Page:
Deaths in children's literature that we will never get over
Posted by Kate on Mar 04, 2013
We noticed that #fictionaldeathsIwillnevergetover was trending on Twitter this afternoon, and a few of us in the office had a chat about the deaths in children’s literature that have affected us.
Here are our nominations for most moving fictional deaths in children’s books:
Me: Matthew in Anne of Green Gables, Beth in Good Wives, the mum in A Monster Calls and Manchee in The Knife of Never Letting Go (and I don’t even like dogs much). I’d also mention the mum in Frank Cottrell Boyce’s Millions: despite the fact that she’s dead throughout the book, the moment when Damian meets her and loses her again makes me very sad.
Louise: Tarka in Tarka the Otter
Tom: Charlotte in Charlotte’s Web, Badger in Badger’s Parting Gift, the tree in The Giving Tree… “and Dumbledore, obviously” (at which Camilla shrieked, “Dumbledore DIES?!?!?!”)
Camilla: Ginger in Black Beauty, Mog in Goodbye, Mog, Rue in The Hunger Games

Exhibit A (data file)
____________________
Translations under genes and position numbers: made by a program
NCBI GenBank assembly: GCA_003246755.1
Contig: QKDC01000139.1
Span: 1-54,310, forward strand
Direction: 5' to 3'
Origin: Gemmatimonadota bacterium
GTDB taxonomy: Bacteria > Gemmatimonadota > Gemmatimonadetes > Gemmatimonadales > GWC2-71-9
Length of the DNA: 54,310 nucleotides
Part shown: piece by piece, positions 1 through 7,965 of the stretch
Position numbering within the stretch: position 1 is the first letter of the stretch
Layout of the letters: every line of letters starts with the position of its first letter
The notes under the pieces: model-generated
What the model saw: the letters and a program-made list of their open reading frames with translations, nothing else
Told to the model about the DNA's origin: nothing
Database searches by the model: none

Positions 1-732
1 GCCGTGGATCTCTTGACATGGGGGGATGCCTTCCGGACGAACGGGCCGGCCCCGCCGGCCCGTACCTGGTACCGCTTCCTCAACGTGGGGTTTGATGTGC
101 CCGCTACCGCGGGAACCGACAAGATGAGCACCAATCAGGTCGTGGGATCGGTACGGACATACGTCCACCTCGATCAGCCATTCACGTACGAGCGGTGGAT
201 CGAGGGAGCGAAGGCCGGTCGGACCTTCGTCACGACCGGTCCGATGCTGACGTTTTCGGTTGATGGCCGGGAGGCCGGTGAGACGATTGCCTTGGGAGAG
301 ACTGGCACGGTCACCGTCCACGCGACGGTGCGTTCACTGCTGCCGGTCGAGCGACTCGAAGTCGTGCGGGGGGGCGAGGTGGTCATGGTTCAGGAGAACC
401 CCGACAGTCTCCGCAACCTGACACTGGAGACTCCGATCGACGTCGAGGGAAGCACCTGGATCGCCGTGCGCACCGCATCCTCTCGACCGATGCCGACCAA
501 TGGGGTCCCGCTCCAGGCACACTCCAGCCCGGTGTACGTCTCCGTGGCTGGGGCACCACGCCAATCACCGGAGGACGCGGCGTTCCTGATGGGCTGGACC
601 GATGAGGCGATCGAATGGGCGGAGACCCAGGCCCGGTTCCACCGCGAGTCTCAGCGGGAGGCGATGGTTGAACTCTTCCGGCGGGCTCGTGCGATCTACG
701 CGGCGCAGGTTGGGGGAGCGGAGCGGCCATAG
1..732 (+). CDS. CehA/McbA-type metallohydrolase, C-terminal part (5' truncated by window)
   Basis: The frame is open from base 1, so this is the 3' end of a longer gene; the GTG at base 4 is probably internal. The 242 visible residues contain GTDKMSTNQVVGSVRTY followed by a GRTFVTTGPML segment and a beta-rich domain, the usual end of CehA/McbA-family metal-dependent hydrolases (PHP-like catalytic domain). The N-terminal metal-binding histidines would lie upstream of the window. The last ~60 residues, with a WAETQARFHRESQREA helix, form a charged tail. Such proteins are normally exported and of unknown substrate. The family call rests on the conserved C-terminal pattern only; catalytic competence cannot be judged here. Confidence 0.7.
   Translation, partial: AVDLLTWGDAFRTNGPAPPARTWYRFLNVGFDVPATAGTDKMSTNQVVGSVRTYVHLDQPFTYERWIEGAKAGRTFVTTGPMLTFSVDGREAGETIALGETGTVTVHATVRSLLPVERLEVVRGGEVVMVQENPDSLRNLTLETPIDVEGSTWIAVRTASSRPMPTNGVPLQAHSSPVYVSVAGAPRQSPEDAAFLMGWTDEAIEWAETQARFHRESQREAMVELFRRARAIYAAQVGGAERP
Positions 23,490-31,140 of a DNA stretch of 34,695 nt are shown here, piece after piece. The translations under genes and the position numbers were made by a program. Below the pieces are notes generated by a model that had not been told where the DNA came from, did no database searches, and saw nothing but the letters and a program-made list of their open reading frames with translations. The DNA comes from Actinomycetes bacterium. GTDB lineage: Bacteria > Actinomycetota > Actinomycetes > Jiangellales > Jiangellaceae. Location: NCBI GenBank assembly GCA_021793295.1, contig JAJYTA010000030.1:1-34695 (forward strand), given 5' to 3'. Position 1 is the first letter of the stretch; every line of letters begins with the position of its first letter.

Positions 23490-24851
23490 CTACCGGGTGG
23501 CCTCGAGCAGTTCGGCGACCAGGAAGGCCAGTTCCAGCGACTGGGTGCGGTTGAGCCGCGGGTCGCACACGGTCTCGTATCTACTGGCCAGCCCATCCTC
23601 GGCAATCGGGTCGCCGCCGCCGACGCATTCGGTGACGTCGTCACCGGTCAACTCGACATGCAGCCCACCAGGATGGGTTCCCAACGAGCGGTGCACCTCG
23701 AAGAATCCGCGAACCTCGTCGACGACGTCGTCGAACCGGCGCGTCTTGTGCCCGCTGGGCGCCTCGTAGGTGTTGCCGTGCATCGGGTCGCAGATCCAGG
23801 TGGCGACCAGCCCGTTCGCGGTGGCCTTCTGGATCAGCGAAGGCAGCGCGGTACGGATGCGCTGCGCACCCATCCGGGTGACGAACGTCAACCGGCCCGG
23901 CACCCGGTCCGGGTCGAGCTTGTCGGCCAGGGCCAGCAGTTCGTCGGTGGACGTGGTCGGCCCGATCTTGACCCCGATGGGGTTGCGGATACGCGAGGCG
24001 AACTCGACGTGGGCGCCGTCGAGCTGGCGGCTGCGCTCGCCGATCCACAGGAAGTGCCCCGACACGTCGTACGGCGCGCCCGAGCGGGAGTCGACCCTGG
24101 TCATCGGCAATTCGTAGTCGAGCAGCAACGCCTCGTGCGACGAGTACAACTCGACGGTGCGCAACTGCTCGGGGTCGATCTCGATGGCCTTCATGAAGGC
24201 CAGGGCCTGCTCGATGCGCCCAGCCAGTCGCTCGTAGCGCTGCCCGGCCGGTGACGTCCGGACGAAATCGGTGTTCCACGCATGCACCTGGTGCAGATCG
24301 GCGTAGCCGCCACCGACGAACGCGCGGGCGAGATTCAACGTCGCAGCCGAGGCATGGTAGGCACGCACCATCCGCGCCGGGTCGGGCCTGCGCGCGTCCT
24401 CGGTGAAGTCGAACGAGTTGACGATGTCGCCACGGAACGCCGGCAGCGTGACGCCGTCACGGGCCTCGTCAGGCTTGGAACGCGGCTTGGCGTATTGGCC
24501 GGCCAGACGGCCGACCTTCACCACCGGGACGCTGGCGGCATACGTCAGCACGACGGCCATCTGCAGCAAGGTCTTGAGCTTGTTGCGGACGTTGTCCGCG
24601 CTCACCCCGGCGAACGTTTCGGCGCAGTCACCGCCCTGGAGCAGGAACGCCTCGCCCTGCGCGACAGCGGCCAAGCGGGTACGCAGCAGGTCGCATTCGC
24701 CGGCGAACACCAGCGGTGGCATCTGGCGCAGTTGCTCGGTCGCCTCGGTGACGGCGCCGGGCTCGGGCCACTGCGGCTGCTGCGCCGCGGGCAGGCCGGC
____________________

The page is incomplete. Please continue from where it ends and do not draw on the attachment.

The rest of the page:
Mary: Bridget in Under the Hawthorne Tree
Imogen: Charlie in Private Peaceful
Kristina: Grandpa in John Burningham’s Grandpa, Callum in Noughts and Crosses
Steph: Jim and Hilda Bloggs in When The Wind Blows
There was debate over Aslan in The Lion, the Witch and the Wardrobe – but we agreed that though his death was sad, the fact that he’s not, as it turns out, dead for long disqualifies him.
We also discussed Watership Down, but we said that so many rabbits died that we felt a bit desensitised in the end. Still, Hazel is worth a mention.
We then started talking about deaths in children’s books that the writer encourages you not to care about, because they’re villains, or because the tone of the book isn’t one that takes death seriously: these are fictional deaths designed to be got over. They include: Bernard in Not Now Bernard, Aunt Spike and Aunt Sponge in James and the Giant Peach and Voldemort (at which Camilla shrieked, “Voldemort DIES?!?!?!?”). And, of course various wolves and witches and dragons and ogres in various versions of various fairy tales.
So… which deaths in children’s literature can’t you get over… and which don’t bother you at all?